Road Trips and Roses

Good Morning, Everyone

I am back from a road trip to upstate New York. It’s good to be home on the damp south shore of Long Island. Pour your brew. Let’s catch up. 

If we were having coffee together, I would report that this past week was busy with author events. I was at the Hampton Bays Elementary School Author-Illustrator Night. These are wonderful fairs where authors and illustrators can meet children, teachers, and parents, sign books, and make those all important connections. It was a lovely breezy evening outdoors. Families, fresh from the ball fields and dance studios, arrived very excited for books. 

I also drove five hours upstate to the New York Librarian Association Conference. I hoped to meet and share business cards with the important book gatekeepers–librarians. The most challenging part of the trip was getting off Long Island. The Bronx was jam-packed early in the afternoon. I trusted my Google assistant to navigate me through the busy borough and finally onto the clear Thruway. The conference was well attended at the Turning Stone Resort Casino. My fellow children’s book writer graciously invited me to share his table.

If we were having coffee together, I would mention that I am preparing the description and logline for The Wishes of Sisters and Strangers. A logline is a one to two-sentence summary of the book. The description is the pitch that is found on the back cover of the book. A cover may attract a reader to a book, but the description seals the sale. I find these important pieces of metadata harder to write than the novel.   

If we were having coffee together, I would tell you about the roses. My mom is an amazing gardener and has an affinity for roses. She mastered bulb flowers, perennials and prized roses and timed their blooms so that space was never without color and awe. What made the yard so exception is that the Great South Bay sprayed salt water in the yard all year long. No one keeps a seaside garden like my mom. 

She approaches her wards like a strict schoolmarm. If the leaves waved, and the stems held strong, mom would complement their accomplishments. If flowers bloomed full and on time, she’d gush and exalt the praises. Woe to the plant that struggled to bloom. They were soundly scolded. 

Mom follows certain growers and has strong opinions about specific lines of roses. She recognizes their blooms and leaves and knows them by name. 

Nowadays, she tends to her charges on the deck and arranges large pots of her favorite roses. It makes it easier for her to fuss, trim, and water them. One particular rose, Excellence, disappointed her for several years. The leaves grew short, and it bloomed simple light yellow petals that easily blew away in the salty wind. Mom threatened to rip it out if it didn’t improve. The rose seemed to understand and tried its best to stand stronger and bloom more prolifically.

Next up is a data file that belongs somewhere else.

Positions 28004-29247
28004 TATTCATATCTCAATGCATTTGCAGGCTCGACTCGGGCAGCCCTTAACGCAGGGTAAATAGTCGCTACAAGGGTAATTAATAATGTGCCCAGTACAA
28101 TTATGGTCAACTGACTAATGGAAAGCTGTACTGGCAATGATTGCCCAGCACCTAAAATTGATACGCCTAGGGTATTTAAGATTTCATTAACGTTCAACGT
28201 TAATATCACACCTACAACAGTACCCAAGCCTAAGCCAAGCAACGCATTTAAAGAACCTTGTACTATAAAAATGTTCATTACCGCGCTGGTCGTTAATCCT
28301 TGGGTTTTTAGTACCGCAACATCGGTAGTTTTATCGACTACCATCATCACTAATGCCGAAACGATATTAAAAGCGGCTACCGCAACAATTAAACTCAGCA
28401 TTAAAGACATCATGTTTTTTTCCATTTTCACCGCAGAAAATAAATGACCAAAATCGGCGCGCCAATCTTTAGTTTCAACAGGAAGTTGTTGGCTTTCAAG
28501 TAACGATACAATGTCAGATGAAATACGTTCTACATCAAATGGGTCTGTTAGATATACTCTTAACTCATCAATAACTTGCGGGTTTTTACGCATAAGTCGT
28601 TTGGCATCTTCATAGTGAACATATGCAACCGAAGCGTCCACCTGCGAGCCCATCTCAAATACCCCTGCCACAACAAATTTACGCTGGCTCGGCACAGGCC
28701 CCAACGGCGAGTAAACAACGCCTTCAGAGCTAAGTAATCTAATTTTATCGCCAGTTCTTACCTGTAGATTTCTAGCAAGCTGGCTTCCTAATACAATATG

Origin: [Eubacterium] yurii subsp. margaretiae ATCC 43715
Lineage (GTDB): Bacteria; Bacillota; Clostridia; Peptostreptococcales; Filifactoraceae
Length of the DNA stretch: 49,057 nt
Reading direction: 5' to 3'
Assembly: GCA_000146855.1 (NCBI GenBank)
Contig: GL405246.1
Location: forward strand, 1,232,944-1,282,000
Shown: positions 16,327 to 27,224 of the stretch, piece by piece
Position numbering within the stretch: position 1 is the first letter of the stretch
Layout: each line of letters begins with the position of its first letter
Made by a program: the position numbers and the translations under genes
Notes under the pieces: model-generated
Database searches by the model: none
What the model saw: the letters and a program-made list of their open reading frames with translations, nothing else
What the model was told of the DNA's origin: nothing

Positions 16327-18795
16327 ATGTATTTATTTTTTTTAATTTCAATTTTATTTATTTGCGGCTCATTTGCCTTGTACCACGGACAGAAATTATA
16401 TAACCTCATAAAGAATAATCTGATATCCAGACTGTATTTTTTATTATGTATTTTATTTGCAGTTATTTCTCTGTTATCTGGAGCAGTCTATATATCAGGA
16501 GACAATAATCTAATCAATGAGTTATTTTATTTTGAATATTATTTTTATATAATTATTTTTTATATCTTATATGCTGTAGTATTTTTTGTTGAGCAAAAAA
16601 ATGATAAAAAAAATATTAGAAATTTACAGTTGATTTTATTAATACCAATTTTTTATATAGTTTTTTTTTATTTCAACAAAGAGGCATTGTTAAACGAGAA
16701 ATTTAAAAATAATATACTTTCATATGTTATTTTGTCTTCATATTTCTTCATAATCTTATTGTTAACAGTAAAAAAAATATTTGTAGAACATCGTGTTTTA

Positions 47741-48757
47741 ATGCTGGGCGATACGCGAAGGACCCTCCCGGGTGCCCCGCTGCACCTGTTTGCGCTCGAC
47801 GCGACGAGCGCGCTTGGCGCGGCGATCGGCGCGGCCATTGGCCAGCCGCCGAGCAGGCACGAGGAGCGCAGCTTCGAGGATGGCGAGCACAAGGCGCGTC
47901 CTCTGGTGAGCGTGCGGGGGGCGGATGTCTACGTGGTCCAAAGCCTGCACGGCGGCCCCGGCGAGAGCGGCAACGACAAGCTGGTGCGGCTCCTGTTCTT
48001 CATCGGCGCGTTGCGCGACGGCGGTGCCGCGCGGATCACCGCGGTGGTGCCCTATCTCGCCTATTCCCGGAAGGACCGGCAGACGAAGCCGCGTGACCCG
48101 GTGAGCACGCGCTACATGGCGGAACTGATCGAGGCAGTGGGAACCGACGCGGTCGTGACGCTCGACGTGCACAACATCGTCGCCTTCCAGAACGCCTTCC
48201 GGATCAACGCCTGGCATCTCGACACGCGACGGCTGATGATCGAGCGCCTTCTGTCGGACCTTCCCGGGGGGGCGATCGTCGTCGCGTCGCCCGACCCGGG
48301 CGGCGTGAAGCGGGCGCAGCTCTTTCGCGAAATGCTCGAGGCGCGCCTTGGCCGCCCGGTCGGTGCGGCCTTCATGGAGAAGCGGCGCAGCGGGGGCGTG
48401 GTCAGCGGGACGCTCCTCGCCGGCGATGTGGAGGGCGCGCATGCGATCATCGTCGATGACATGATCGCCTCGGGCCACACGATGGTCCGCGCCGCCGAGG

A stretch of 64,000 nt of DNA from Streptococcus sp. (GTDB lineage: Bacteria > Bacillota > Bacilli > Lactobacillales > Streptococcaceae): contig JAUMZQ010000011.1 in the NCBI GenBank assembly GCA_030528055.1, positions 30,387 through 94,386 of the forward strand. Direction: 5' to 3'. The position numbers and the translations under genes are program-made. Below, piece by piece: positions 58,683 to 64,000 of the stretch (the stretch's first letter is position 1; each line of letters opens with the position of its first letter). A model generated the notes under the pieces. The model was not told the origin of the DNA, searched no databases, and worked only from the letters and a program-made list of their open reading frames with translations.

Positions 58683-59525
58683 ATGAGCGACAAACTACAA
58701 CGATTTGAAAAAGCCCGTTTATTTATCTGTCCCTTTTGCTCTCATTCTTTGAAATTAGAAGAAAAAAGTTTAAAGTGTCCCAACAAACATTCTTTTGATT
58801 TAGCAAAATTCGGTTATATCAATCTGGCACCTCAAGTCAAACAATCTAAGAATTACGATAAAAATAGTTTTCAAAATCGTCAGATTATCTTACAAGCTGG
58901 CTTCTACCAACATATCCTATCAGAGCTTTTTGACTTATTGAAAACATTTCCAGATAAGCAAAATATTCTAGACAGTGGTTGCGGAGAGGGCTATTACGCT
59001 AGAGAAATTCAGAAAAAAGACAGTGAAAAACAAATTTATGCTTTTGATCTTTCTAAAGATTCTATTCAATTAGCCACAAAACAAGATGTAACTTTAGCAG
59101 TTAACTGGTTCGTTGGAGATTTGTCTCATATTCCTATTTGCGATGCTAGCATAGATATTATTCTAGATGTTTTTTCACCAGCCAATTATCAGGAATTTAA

This year, Mom searched for the David Austin’s Charlotte, a stunning pale yellow rose with an uncommonly complicated bloom and a light rosy scent. We found a beautiful specimen at the Peconic Herb Farm and brought it home. Mom forfeited Excellence and replace it with the Charlotte

Let it be clear, I am not as skilled or attentive to my roses as my mother. I prefer the hardy variety that does not need my daily fussing and problem solving. To me, Excellence looked healthy enough for my simple collection and I had room. I took the little plant home, like a Charlie Brown Christmas tree, but it should not expect loving attention. I’ll just let it do its thing, like the rest of my roses and other plants in my yard. Fingers crossed. 

How was your week? What are you looking forward to this week? Make it Funtastic!

Great BIG Thanks and appreciation go out to Natalie the Explorer who keeps the Weekend Coffee Share percolating.

Enjoy ❤️.   Like 👍.  Share 😊. 

Pray for peace. 

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Becoming America’s Food Stories

Hope you are hungry. Becoming America’s Food Stories recalls the tales that have been told around my family’s dinner table. The histories explain the motivations over bowls of macaroni, antics play out while slurping soup, and laughter echoes throughout the dining room. Pull up a seat. There’s always room.
The Heart of Bakers and Artists is set in the Lower East Side of Manhattan, 1911. The story follows nine-year-old Lily, an American-born child of Sicilian immigrants, who wants to prove she is not a little kid. To be a big kid in the crowded tenement neighborhoods, she must tackle bigotry, bullies, disasters, dotty bakers, and learn to cross the street by herself
The Dreams of Singers and Sluggers picks up where The Heart of Bakers and Artists left off.Lily has big dreams to sing out with her powerful voice, but must do EVERYTHING, since Mama fell into a deep depression, the baby is sick, and the “Black Hand” terrorizes the neighborhood, threatening her chance to sing at the New York Highlanders Fourth of July baseball game.
Antoinette Truglio Martin is the author of Hug Everyone You Know: A Year of Community, Courage, and Cancer. The memoir is a wimpy patient’s journey through her first year of breast cancer treatment.

10 thoughts

  1. Glad you were able to meet your readers, librarians and other writers at the book events. The yellow roses look beautiful with their layers of petals. Thank you for your #weekendcoffeeshare.

    Liked by 1 person

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